pickling

Vintage Vittles #1: Pickled Cherries White House Cookbook (1902)

I acquired the White House Cookbook from a friend who got it from her grandparents-in-law. She knew that I collect vintage cookbooks & text me some photos of the book to see if I wanted it. She warned me that it was not in the greatest condition, but the title & age of the book had me intrigued. 

This book is a beaut! It’s quite literally falling apart & leaves bits of binding & glue behind each time I crack it open, but hell, it’s over 100 years old!! There are some amazing butcher’s charts in the beginning (seriously, why are the pigs always so adorable in these?) that I may frame & hang in my kitchen if the pages continue to fall out. 

This happy little dude reminds me of a piggy I’ve met before….


Honestly, I’m not quite sure why it’s called the White House Cookbook. There are pictures throughout of various First Ladies, and there’s a section in the back about State Dinners & their table set-up & etiquette; but I cannot figure out any direct relationship between the author, Mrs Gilette & the White House. I researched her, although not extensively, and as far as I can see this was her only book. It seems Mrs Gilette & her knowledge of the White House is a mystery.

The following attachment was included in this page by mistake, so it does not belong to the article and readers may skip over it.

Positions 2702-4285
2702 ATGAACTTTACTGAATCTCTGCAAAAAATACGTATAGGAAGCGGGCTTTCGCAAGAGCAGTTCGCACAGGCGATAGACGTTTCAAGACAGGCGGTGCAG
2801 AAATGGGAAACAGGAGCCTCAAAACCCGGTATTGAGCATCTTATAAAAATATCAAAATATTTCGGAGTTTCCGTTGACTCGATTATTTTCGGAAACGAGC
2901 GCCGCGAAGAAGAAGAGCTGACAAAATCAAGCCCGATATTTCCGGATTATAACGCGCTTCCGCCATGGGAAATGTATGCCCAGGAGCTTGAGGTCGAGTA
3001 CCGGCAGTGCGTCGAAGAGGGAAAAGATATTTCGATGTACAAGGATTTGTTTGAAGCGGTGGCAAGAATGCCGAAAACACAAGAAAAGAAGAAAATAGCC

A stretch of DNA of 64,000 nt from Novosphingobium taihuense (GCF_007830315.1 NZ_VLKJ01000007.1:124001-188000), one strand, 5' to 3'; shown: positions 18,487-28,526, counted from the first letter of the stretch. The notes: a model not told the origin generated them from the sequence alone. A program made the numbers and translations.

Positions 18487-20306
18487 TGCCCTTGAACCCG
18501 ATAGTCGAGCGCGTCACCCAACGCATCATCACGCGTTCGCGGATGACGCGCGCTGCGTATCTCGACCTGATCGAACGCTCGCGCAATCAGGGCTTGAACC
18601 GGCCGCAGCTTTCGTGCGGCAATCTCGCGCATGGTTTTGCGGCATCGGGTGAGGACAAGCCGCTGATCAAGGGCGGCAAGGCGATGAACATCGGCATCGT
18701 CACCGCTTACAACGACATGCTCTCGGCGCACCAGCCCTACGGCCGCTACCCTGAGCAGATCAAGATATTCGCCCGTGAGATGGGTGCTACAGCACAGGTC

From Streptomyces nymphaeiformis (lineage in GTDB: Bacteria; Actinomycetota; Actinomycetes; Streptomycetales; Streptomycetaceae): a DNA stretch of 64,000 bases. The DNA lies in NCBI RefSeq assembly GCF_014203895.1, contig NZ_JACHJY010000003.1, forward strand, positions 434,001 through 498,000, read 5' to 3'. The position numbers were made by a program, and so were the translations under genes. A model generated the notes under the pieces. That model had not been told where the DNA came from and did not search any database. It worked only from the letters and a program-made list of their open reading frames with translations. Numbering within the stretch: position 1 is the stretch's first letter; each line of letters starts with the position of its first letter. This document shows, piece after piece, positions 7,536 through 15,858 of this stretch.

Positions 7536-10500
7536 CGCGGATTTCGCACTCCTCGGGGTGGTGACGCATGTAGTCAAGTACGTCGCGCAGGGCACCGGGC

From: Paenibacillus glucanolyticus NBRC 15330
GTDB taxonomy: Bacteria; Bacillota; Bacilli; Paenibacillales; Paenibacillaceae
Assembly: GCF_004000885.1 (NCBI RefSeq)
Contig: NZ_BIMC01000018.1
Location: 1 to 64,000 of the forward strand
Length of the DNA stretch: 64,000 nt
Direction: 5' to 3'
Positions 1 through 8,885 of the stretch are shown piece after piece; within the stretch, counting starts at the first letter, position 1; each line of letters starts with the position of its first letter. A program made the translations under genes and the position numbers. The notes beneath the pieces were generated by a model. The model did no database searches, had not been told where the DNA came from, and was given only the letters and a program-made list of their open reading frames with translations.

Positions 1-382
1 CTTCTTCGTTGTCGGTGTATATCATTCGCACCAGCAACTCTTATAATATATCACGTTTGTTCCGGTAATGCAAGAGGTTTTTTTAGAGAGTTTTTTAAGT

Look how pretty Mrs Taft is!

I wonder if the men enjoying cigars & liquor after dinner while the ladies “retire to the parlor” is still a thing.


I made a very interesting recipe from this book. Pickled Cherries. I was vaguely aware that you can pickle fruit; I’ve definitely enjoyed a pickled watermelon rind or two. You may have garnered that I have a deep love for anything pickled/brined. Cherries are one of my favorite fruits and really, what’s a more American fruit than a cherry? Sure, there’s apples, but I offer you the cherry blossoms in DC & the favorite George Washington chops down a cherry tree story as proof that cherries are as All-American as it gets when it comes to fruit. 

Here’s the original recipe as it appears in the book.